Pen Pals isn’t just helping animals. The vet students who volunteer here gain valuable experience in shelter medicine, which they can’t get at the university. Inmates learn skills they can apply when they get out; one has already lined up a job at an animal clinic, while another just completed a correspondence course to become a veterinary technician. Even those who don’t get jobs become better people, says Smith. “Working here humanizes them. It teaches them to think about something other than themselves. They’ll walk up and tell me, ‘I gotta let my dogs out for a walk.’ You can see they’re concerned about these animals.”
The parish has changed too. Now that there’s a shelter in the area, the locals are more likely to bring sick and homeless animals here instead of disposing of them by other means. “Yesterday, a woman called about a Labrador mix who had been tied up in a yard for a long time,” says Aucoin. “He was so skinny, he looked like a walking skeleton. John and I drove out and picked him up.”
All of this gives me a warm feeling, and as I drive out of the parking lot after shaking hands with Smith and Aucoin, I almost forget that I’ve spent the last two hours in a prison. Almost, that is, until a guard runs after me as I prepare to turn onto the road leading back to town. “Stop, stop!” she yells. I hit the brakes and roll down my window. “Sir,” she says, scanning my back seat for stowaways, “I’m going to need you to pop your trunk.”
For more information on Pen Pals, including how to donate to the shelter, check out its Facebook page: Pen Pals, Inc. Animal Shelter.
Dog's Life: Humane
Colleges are welcoming second chance dogs.
From a dog’s point of view, there may be no better place to spend some time than a college campus. Think about it: the grassy expanses, the flying Frisbees, the attentive humans and all the other opportunities that dogs, like students, have to bond, grow, absorb knowledge, find their passion or just lie in the shade.
It can just as easily be argued that there’s nothing better for college campuses, and more fitting with their mission, than dogs. Dogs can pave the way to healthy social connections. They can help calm frazzled nerves during final exams. They can serve as friends during bouts of homesickness. They tend to make an institutional setting a warmer, friendlier, more family-like place. And on top of all that, there are the volumes they can teach.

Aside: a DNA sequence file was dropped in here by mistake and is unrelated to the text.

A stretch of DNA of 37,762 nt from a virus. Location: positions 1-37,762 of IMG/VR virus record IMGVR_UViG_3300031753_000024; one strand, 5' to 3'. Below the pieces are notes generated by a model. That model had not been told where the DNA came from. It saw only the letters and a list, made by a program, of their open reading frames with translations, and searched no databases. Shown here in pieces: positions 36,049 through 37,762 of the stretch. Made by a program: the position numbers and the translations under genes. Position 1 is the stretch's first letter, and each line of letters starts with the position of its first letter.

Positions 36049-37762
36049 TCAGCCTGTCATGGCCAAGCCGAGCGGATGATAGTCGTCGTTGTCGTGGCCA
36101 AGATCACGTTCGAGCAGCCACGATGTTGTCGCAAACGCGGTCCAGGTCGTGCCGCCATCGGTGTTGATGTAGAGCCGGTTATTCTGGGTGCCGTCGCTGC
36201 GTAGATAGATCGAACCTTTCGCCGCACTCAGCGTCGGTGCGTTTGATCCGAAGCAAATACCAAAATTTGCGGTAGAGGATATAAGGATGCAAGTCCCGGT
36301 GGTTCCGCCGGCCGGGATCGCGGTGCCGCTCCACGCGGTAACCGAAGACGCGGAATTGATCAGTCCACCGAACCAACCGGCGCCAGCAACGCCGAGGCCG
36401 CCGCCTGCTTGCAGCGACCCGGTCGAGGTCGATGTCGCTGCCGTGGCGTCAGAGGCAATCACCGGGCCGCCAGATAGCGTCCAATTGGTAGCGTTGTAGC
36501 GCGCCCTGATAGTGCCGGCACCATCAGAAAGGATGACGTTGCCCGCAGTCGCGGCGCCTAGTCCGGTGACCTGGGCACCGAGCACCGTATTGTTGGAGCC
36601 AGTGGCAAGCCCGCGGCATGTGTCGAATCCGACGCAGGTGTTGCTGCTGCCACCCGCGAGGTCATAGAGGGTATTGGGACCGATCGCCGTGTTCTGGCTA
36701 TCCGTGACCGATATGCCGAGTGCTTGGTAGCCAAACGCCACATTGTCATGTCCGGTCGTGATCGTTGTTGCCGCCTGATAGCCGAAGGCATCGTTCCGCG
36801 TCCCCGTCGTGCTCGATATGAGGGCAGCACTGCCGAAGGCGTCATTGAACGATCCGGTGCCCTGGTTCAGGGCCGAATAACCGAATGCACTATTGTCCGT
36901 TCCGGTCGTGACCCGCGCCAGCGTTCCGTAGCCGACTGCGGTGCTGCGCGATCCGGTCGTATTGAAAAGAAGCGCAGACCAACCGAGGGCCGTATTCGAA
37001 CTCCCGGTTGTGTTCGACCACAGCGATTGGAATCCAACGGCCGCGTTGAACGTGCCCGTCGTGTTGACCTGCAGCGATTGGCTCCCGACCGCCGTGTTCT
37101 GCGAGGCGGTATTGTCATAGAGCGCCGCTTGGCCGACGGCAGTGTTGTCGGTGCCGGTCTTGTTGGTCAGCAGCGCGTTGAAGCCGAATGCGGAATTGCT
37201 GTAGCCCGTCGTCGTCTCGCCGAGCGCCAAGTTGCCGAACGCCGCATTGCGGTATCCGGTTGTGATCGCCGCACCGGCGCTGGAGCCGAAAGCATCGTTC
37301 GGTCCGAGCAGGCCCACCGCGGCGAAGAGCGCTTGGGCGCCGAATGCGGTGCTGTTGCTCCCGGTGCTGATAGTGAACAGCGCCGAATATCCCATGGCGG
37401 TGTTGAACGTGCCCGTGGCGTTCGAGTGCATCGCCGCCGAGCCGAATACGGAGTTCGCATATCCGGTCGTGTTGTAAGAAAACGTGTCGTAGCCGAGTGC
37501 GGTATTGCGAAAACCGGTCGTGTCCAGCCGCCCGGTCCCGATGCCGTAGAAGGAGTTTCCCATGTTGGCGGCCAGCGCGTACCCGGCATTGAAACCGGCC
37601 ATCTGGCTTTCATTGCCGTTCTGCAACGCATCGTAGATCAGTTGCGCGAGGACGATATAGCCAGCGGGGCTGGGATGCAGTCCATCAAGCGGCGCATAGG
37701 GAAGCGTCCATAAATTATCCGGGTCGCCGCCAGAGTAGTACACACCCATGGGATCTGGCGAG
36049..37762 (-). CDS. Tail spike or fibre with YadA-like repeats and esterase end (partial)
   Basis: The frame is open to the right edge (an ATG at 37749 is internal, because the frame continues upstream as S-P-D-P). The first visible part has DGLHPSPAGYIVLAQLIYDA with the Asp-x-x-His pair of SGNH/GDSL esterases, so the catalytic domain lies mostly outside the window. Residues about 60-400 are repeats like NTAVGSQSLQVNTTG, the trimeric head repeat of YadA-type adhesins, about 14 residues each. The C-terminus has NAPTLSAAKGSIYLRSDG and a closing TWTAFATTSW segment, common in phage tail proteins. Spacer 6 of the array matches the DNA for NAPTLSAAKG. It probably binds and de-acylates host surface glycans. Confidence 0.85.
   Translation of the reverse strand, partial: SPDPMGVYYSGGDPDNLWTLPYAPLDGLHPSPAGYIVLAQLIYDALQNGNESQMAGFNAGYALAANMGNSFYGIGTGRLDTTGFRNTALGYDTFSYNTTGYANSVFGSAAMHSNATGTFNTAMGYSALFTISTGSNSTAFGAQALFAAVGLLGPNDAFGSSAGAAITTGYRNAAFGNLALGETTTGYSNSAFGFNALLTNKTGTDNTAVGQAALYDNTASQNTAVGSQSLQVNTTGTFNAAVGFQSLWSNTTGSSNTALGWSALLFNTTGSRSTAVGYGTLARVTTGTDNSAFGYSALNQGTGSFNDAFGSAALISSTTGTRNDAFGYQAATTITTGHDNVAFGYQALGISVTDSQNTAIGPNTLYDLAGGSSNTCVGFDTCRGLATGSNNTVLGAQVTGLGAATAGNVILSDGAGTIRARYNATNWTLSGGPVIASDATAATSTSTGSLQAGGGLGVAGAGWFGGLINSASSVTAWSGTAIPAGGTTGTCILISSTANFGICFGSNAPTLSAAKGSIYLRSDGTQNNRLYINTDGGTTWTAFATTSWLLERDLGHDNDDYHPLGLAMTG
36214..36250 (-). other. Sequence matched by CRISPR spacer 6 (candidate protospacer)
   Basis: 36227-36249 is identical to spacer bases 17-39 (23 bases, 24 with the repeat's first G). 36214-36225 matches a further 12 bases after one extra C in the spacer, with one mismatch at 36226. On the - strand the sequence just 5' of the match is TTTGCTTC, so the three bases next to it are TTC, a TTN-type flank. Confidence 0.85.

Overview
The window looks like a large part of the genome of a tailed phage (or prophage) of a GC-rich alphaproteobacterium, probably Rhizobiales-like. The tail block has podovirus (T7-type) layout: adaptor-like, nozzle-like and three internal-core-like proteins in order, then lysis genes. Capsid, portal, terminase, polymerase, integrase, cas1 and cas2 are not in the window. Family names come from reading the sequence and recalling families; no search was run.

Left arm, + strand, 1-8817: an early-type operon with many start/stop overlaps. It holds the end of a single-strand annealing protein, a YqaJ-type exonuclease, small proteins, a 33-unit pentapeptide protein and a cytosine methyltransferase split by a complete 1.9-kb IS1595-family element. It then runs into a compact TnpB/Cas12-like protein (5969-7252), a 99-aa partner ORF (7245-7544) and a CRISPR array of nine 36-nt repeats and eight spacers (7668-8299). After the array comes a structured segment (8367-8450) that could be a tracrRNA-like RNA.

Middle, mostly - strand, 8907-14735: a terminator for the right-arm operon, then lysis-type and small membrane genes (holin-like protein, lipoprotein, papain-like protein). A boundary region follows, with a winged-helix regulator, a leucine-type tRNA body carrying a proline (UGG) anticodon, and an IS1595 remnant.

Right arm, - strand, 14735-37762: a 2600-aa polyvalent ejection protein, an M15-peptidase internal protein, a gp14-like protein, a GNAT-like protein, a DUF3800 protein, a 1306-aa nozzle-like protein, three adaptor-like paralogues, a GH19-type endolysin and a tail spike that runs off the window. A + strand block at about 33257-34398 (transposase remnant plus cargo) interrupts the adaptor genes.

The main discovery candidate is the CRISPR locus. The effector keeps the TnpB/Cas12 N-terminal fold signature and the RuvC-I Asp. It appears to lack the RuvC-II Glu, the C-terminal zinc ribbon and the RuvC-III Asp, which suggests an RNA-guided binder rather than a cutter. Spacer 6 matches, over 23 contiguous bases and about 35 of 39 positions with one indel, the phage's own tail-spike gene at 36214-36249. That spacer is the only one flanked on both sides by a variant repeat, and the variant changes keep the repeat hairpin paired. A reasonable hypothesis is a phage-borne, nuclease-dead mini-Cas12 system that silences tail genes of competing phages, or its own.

They require no salary. They don’t insist on tenure. Yet, without a degree, or even a pedigree, they can help us learn—maybe not computer science 101, but some fairly important things, like compassion and responsibility.
Why then—given the benefi ts to all involved—haven’t more doors opened to dogs at America’s universities? Blame the usual suspects: allergies, barking, poop, fear of lawsuits, fear in general and that rigid, play-it-safe thinking for which bureaucracies are famous.
Despite all the “Top 10 Pet-Friendly Campuses” lists you can find online— some of which include schools that permit little more than fish tanks in the dorm room—it appears that many institutes of higher learning still have a lot to learn when it comes to dogs.
The handful of schools that do let dogs live with students in dormitories commonly impose weight limits (something even the meanest of sororities have moved beyond), failing to realize that size in dogs, like size in people, has no bearing on either aggression or destructive tendencies. Most have breed restrictions, which are based not on academic research, but on insurance company guidelines. And for every school that does, conditionally, permit dogs in dormitories, you can find 100 more that don’t, though some are more intent on enforcing it than others.
In truth, the doors haven’t opened that widely for canines in college, despite dogs being exemplars of that most important attribute of all when it comes to learning: curiosity. Of those schools that are catching on to the magic of dogs, one—sorry, no Top 10 list here —leads the way, a private college in Missouri that not only permits students to have canine roommates (be they Chihuahuas or Great Danes), but pays them to do so.
Stephens College, in Columbia, Mo., provides $3,000 scholarships to students who agree to foster rescued dogs and cats. Between that program, the school’s 175 designated pet-friendly dorm rooms and free on-campus doggie day care, the small liberal arts school could easily make a case for being the nation’s dog-friendliest.
But that’s not the point. The point is that the influx of dogs, especially those for whom students are providing foster care in dormitories—assisting a canine’s transition to a new life while undergoing one of their own—has served not to just make the dogs better dogs and the students better humans, but the school, it could be argued, a better place. And therein may lie—or is it lay?— a lesson.